Earlier this week the absurd and totally unnecessary debate in Washington over raising the national debt-ceiling came to an agreement, both houses of Congress passed it, and the President signed it. Earlier this week I gave this metaphor for the deal, wondering why we need enemies with "friends" like our representatives in Washington. Now that … Continue reading We Have A Debt-Ceiling Deal. The Economy Loses.
In the whole crazy, unnecessary debate over raising the debt-ceiling law, politicians, reporters, and commentators all spoke as if there were only two ways to reduce the government deficits. Nearly everyone took it as an article of "serious thinking" that to reduce a deficit requires either reducing spending or increasing taxes. But rather than being … Continue reading There Is An Efffective Way to Reduce Government Deficit: Employment. But They Won’t Take That Route.
Ok, we have a "deal" in Washington to raise the debt ceiling. Big whoop. With friends like these, we don't need enemies. I don't much time today (end of semester, grading, and all), but I'll comment tomorrow in more depth. Meanwhile, I'll leave you with this metaphor for how I see the debt-ceiling deal and … Continue reading So We Have a Debt-Ceiling Deal. Whoppee. With “Friends” Like These…
Any higher education students out there who think the whole Washington debate about raising the debt ceiling is just some hypothetical exercise that doesn't affect you, think again. If the debt ceiling isn't raised, then we don't know what the government will pay and what it won't pay in August and September. And Treasury isn't … Continue reading Students Have A Stake in The Debt-Ceiling Crisis
In the comments to my post on the extraordinarily weak 2nd qtr 2011 GDP numbers a reader asks for my thoughts about debt-to-GDP ratio and "how can we afford more stimulus"? Since my response will be a little long and others might be interested, I'll post it here. Reader AZLeader asks: Here are some other GDP … Continue reading But What About National Debt-to-GDP Ratio? Not a Problem, Really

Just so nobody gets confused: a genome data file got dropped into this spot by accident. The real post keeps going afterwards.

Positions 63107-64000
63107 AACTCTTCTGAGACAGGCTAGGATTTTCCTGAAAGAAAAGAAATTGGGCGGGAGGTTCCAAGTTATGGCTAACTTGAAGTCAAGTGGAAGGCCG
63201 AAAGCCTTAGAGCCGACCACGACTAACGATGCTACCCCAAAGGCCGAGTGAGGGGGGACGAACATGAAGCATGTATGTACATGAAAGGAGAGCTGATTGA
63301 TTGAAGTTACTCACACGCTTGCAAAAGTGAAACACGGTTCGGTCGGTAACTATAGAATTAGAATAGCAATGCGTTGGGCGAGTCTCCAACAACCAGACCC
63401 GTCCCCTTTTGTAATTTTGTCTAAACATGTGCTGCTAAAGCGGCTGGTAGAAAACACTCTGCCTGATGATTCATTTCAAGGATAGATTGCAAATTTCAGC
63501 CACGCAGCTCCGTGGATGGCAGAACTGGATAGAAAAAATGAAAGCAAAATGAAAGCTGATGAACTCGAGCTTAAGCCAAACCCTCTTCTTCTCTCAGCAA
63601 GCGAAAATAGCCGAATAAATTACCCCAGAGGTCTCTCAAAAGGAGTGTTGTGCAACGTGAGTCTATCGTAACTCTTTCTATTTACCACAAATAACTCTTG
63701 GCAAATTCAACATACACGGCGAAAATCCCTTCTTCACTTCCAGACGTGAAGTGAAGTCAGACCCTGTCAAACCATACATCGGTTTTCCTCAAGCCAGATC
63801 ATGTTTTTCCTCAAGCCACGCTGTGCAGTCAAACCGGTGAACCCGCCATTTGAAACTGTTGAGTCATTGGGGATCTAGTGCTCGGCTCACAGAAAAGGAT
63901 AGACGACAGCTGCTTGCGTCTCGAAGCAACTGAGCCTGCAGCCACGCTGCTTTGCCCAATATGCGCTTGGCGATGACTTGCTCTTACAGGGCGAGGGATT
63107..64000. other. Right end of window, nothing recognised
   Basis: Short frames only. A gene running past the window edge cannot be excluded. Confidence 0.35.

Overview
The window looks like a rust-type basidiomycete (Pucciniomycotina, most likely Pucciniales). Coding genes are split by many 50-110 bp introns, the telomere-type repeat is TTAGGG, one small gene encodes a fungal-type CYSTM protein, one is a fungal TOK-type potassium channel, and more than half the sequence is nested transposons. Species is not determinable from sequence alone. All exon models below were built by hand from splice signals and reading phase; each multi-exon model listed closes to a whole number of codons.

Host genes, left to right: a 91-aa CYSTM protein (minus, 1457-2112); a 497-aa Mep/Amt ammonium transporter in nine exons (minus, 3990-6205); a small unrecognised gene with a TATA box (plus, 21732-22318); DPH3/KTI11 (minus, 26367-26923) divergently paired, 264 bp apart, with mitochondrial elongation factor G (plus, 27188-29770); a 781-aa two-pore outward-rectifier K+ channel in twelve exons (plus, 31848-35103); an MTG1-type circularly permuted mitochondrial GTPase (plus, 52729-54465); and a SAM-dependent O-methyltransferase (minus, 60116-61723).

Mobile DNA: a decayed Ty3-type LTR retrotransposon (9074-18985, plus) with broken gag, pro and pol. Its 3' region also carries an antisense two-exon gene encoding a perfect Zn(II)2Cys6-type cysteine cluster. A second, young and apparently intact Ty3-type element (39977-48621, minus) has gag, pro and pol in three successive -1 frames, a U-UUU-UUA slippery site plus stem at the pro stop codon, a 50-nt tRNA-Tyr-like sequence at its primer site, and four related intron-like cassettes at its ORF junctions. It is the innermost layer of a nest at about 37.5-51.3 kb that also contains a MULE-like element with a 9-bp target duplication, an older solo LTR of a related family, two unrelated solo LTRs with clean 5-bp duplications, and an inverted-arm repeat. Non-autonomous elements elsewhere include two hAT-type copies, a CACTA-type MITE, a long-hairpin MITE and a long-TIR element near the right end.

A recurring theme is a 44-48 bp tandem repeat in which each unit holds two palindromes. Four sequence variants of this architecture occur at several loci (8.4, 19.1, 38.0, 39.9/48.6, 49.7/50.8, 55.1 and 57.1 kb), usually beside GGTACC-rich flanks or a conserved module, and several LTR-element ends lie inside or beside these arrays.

Yesterday I took a stab at describing what the consequences of a government default might be and I added to it here. There's basically three lessons to take away from those questions. One, nobody knows now exactly what happens, especially in financial markets. Two, it all depends on the specifics of a deal or no deal … Continue reading What Happens If Debt Ceiling Is or Isn’t Raised – How It Plays Out (updated)
I'm with Brad Delong and a host of others in wondering just why President Obama doesn't simply do away with this whole silly, unnecessary debate about the debt ceiling. Too much is at risk to continue this charade and silly theatrics. Brad summarizes for us: Does anybody have any doubt that any Republican President--Bush II … Continue reading What Is Obama Waiting For?
Anybody who tells you they know exactly what's going to happen if Congress doesn't raise the government debt ceiling before next week is just making it up. Reality is we don't know for sure. As Brad Delong notes (and Krugman and Nick Rowe), economists don't even have nicely worked-out theoretical models of what happens if … Continue reading What Happens If Government Debt Ceiling Isn’t Raised? 2 Things That Might, 1 That Will, and 1 That Won’t